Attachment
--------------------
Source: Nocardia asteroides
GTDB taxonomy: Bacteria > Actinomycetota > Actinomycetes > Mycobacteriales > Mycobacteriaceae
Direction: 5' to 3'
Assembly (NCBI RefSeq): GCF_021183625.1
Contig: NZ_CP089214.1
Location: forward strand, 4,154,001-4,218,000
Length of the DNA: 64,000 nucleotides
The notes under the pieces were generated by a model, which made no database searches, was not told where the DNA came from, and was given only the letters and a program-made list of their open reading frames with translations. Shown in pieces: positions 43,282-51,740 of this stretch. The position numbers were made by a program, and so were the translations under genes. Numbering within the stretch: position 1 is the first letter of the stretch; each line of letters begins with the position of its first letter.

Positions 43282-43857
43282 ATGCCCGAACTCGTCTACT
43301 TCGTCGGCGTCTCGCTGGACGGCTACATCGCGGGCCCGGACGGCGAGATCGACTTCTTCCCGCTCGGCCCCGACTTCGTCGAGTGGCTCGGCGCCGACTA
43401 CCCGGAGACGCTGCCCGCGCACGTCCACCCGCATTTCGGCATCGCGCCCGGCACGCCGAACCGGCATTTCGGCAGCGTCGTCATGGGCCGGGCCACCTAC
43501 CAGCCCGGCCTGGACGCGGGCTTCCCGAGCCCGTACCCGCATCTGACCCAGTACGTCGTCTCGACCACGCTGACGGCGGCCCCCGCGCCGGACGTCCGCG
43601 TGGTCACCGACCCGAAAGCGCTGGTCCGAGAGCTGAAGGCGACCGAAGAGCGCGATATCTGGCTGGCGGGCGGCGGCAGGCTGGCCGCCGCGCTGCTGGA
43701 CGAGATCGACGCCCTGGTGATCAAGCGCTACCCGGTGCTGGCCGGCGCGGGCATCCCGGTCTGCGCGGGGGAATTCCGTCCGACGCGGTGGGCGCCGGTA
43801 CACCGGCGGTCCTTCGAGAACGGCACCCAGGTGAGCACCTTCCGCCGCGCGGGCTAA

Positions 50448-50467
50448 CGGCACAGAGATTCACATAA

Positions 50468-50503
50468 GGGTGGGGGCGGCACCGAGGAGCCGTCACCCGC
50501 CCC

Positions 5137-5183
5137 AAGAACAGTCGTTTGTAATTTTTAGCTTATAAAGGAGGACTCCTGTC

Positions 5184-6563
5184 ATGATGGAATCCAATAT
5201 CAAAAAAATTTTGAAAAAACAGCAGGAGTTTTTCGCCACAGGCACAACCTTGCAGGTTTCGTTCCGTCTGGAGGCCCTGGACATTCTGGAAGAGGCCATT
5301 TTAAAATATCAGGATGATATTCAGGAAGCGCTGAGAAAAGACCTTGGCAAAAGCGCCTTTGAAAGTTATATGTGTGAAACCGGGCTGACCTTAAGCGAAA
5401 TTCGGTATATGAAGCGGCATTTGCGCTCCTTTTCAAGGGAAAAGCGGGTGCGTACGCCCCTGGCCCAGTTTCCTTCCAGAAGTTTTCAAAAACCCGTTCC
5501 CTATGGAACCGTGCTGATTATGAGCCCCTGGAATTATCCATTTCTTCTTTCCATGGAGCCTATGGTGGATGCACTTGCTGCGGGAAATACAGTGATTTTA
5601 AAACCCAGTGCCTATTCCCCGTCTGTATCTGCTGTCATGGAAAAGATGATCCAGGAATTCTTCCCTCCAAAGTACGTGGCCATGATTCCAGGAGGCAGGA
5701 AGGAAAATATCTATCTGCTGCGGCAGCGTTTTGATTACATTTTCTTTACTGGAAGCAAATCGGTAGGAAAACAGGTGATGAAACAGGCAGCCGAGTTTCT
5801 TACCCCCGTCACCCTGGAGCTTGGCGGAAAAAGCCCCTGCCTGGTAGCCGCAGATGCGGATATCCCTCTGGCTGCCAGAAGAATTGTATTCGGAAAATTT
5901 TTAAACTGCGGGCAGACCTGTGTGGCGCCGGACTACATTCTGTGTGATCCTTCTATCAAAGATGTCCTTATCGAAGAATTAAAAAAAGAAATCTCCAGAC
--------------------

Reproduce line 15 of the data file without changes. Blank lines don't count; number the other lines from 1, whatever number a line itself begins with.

43701 CGAGATCGACGCCCTGGTGATCAAGCGCTACCCGGTGCTGGCCGGCGCGGGCATCCCGGTCTGCGCGGGGGAATTCCGTCCGACGCGGTGGGCGCCGGTA